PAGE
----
Prime Minister Manmohan Singh’s observation that the Indian media is blowing things out of proportion on the China front and that there is no evidence of increased incursions by the Chinese into India must lead to some restraint in the Indian media while reporting international affairs. Foreign policy is a complex issue and painting an alarmist picture on the basis of half-baked information can jeopardise relations with a country. While the Indian armed forces need to maintain tight vigil on the border with China and there is no room for complacency, it is also important that minor incursions which have always taken place from both sides are not exaggerated. It is, therefore, just as well that Dr Singh has spoken to counter the tendency to whip up a virtual war hysteria.

National Security Adviser M.K. Narayanan put it in perspective when he said recently, “What we need to be careful of is that we don’t have an unwarranted incident or an accident of some kind. That’s what we are trying to avoid. But there is always concern (that) if this thing (media hype) goes on like this someone somewhere might lose his cool and something might go wrong.” This overall tone of moderation on the part of the government fits in with a strategic dialogue that India and China are engaged in with a mature outlook on both sides. Barring occasional public expression of differing perceptions, the border tangle is largely confined to regular rounds of talks between the two sides.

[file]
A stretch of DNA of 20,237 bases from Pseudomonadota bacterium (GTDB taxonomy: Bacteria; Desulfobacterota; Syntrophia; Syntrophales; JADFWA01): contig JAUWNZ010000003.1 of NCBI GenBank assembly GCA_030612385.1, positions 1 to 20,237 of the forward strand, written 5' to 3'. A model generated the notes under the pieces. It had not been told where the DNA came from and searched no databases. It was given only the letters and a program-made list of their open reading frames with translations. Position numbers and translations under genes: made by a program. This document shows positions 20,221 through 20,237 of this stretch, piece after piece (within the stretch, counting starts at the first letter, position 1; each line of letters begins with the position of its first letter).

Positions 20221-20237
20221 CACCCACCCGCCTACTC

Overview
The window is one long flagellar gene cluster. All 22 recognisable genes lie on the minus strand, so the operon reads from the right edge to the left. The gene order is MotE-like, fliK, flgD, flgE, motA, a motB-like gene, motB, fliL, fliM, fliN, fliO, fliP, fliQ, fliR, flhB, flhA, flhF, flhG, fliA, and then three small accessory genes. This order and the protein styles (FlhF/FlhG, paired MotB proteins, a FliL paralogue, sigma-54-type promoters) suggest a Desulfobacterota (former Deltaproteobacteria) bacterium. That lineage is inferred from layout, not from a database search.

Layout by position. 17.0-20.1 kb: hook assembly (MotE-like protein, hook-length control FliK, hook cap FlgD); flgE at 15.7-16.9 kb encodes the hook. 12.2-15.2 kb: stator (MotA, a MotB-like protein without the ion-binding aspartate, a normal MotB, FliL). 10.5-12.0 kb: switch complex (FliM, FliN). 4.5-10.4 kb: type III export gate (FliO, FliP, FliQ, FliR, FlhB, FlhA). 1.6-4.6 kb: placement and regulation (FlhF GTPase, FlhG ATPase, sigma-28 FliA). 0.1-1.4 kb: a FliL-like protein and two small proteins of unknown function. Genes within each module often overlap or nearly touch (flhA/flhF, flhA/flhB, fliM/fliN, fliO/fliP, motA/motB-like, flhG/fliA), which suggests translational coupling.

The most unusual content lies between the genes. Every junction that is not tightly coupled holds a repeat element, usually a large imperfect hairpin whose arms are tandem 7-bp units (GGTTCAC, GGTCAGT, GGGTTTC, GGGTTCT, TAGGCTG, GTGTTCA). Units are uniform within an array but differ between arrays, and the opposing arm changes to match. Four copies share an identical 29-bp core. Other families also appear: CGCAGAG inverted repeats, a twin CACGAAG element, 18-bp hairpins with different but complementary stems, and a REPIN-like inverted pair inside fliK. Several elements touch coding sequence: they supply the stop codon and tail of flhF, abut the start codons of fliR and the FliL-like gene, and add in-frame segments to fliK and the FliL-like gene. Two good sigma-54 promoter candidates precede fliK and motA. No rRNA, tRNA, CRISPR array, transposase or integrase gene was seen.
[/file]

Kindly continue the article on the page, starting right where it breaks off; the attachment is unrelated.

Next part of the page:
In today’s context when economic interests dictate political ties increasingly, India and China have moved to a stage where China has become one of India’s largest trade partners, and India is now one of the most vital investment and overseas project contracting markets for China. The Indian calculation apparently is that gradually the Chinese would shed their designs on territorial acquisition in enlightened economic self-interest. How true this premise proves only time will tell, but what is vital today is that while the political dialogue be kept going, the borders, the seas and the air route be guarded zealously.

Missile defence plan
Obama’s move to scrap is pragmatic

The Obama administration’s decision to scrap the US missile defence plan for Eastern Europe is a step in the right direction. As expected, it has evoked a positive response from Russia, which had been opposed to former President George Bush’s missile shield idea for US allies in Europe on the pretext of blunting the threat from Iranian long-range missiles. Moscow considered the missile defence system, to have been built in Poland and the Czech Republic, as being aimed at neutralising Russia’s nuclear deterrent. That is why Russian Prime Minister Vladimir Putin has described it as a “correct” and “brave” decision. It can go a long way in easing tensions between the US and Russia. The erstwhile Bush administration’s controversial scheme of things for its East European allies had undermined the achievements made after the end of the Cold War.

President Obama’s latest decision is being seen as a tactic to bring Russia on board on the Iranian nuclear issue. The US now expects Russia to soften its opposition to the US-led drive for additional UN sanctions against Iran, which has been refusing to dismantle its controversial nuclear programme. However, Russian Foreign Minister Sergei Lavrov has made it clear that there is no question of a trade-off on Iran, and Moscow will continue to firmly oppose any move for new UN sanctions against Iran.